When I started this blog, I decided to have an underlying theme of Boldness in the Face of Anxiety. It was actually what my first article was about. The main reason was, and still is, to help and encourage others suffering from anxiety. But there’s also another one…
With my anxiety comes fear. And not just any fear—fear of judgement. I choose my words very carefully when I write my articles and even more so on Twitter. With the slightest misstep comes the possibility of ridicule.
There was a lot of Twitter-talk last week on the topic of discrimination in the publishing world, particularly around neurodivergent writers. This threw an alarming uneasiness into my system. While I don’t have an “official” diagnosis of ADHD, I do exhibit many of the characteristics. Most of the time, I can figure out ways around the obstacles I encounter, but the one I fear the most is the hurtle I can’t get over—the fact that I’m a slow AF reader.
You might think, “That’s it? Who cares if you can’t read fast?” An agent, possibly. Writers are expected to be well-read with a long list under their belt. Don’t get me wrong, I’ve read lots, and do so every day, but my “finished” list is considerably shorter than most writers, I would wager.
Back in January, I told you about my struggle with reading in my elementary years, which is likely the reason for my lack in speed, but that’s not the only reason why my “read” list is so short. I have to like the book, and I mean really, really like it to finish it. Two weeks is super-fast for me to get through a decent-sized novel—most of the time it takes me a month (or even more if it’s a really long one).
Because it takes me so long, I have to seriously be “into” the book to spend the necessary time to complete it. That’s probably why I tend to shy away from literary prose. I agree that the words are beautiful, but half the time I don’t understand the message the author is trying to say. I much prefer the straight-up, this-is-what-happens, feel-with-the-character stories.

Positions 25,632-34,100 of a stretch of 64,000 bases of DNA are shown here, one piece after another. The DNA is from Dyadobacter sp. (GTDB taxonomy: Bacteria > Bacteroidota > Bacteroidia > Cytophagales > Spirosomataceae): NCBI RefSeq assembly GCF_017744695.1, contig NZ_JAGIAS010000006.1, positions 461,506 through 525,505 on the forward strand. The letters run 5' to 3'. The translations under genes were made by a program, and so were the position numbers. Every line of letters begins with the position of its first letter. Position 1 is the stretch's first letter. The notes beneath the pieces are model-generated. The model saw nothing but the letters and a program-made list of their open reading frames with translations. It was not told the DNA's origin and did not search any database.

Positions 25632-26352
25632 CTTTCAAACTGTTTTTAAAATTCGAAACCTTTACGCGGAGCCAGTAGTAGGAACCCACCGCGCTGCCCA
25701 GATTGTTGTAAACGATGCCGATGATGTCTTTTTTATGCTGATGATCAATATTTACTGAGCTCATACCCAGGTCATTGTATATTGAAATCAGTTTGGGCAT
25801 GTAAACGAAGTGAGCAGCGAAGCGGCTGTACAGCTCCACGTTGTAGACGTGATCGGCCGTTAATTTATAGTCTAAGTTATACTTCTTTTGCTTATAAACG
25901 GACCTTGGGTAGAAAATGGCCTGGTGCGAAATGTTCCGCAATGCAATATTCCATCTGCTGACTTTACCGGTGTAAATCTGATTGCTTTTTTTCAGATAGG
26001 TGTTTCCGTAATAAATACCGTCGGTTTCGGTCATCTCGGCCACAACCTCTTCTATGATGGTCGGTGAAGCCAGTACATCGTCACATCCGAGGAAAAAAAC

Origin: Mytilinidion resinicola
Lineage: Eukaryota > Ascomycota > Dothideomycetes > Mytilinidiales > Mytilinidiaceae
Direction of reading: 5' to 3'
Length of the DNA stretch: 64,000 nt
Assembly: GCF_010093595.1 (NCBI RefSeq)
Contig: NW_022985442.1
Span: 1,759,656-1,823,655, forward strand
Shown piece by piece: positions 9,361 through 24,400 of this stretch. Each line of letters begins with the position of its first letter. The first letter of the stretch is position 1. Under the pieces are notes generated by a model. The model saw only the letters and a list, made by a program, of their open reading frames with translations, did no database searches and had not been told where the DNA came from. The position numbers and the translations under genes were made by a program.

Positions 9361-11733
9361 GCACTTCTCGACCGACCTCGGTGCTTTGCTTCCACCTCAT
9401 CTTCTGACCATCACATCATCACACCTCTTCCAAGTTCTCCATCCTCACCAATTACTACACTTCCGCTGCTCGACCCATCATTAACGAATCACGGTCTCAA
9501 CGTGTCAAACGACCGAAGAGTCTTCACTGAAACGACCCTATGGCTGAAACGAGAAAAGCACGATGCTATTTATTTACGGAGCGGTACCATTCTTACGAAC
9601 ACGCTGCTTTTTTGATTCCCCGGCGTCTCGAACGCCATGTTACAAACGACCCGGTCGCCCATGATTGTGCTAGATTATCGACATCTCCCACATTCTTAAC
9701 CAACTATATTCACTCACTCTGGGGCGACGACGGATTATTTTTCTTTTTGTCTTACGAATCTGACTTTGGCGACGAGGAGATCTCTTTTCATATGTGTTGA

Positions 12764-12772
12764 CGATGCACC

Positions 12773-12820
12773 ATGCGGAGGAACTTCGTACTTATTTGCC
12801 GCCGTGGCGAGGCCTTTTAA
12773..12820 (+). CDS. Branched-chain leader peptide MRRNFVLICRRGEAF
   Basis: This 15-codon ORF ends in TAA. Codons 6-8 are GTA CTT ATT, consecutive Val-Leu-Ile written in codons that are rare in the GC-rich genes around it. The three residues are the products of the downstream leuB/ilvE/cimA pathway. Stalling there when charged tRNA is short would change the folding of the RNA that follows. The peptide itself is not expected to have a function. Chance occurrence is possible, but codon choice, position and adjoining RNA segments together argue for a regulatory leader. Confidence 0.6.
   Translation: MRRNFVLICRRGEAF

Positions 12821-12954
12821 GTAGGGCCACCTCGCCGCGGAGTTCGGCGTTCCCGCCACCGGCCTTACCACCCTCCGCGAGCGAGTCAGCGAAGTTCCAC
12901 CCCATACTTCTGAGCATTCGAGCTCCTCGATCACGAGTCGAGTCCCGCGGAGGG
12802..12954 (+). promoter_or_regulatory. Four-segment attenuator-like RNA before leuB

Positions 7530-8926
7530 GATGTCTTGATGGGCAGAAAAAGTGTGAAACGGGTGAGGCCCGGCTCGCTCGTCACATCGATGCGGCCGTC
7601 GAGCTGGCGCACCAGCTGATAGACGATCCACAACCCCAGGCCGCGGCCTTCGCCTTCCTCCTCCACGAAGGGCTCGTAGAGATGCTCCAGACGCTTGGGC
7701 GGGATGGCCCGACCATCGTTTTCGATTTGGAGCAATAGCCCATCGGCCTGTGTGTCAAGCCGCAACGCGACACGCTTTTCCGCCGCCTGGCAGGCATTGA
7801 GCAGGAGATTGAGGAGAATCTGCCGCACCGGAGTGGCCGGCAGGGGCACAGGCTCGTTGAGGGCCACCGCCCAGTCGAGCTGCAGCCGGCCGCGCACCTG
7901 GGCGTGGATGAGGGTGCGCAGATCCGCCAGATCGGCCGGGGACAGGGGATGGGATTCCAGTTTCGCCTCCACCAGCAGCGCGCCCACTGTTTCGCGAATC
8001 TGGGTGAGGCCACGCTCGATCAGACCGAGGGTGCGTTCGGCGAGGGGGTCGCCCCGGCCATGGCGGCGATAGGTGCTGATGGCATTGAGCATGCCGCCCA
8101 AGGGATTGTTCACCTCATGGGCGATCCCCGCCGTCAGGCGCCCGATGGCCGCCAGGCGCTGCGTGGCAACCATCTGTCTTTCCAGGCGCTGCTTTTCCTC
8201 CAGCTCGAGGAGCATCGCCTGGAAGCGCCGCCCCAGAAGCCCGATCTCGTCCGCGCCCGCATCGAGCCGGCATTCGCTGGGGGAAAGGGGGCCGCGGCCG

To complicate things even further, my concentration while reading isn’t the best…okay, fine, it sucks. I need things quiet and still. The smallest noise or movement can take me out of the story (however, the more “into” a book I am, the more I can drown out), which is frustrating. Think Doug—SQUIRREL!—the dog from Up.
All those components added together equal a rather short, finished reading list. I’m trying to get better, but if I’m being honest, it feels like a losing battle (but I’m stubborn, so I’m going to keep fighting). One of my biggest anxieties is being at a writers’ gathering and not having read the book others are talking about—Pride and Prejudice is the latest victim. I’m not even going to try to fake my way out of it. If I can get away with simple observance, I will; if not, I’ll admit I haven’t read it…usually with a nervous laugh.
You might be thinking at this point, “Gee, it sounds like she may have ADHD.” At least that’s what I thought. But the psychologist that evaluated me said it’s anxiety, not ADHD—still don’t how anxiety contributes to my slow reading speed, though. And anyway, it’s just a name; having an official diagnosis isn’t going to miraculously make me a better reader. I work with the hand I was dealt. So, if any agent is reading this, this is what you’ll get from me…the good, the bad, and the ugly, but I’ll only give up when I die.
And that leads me back to the beginning of this article. I share my trials to help those who experience similar challenges know that they are not alone, but I also do it to help myself grow. We live in a cruel, unforgiving world, and the more people know your work, the greater the chances for harsh criticism. We need to be prepared because judgement is coming, and I, for one, plan to be ready.
‘Til next time!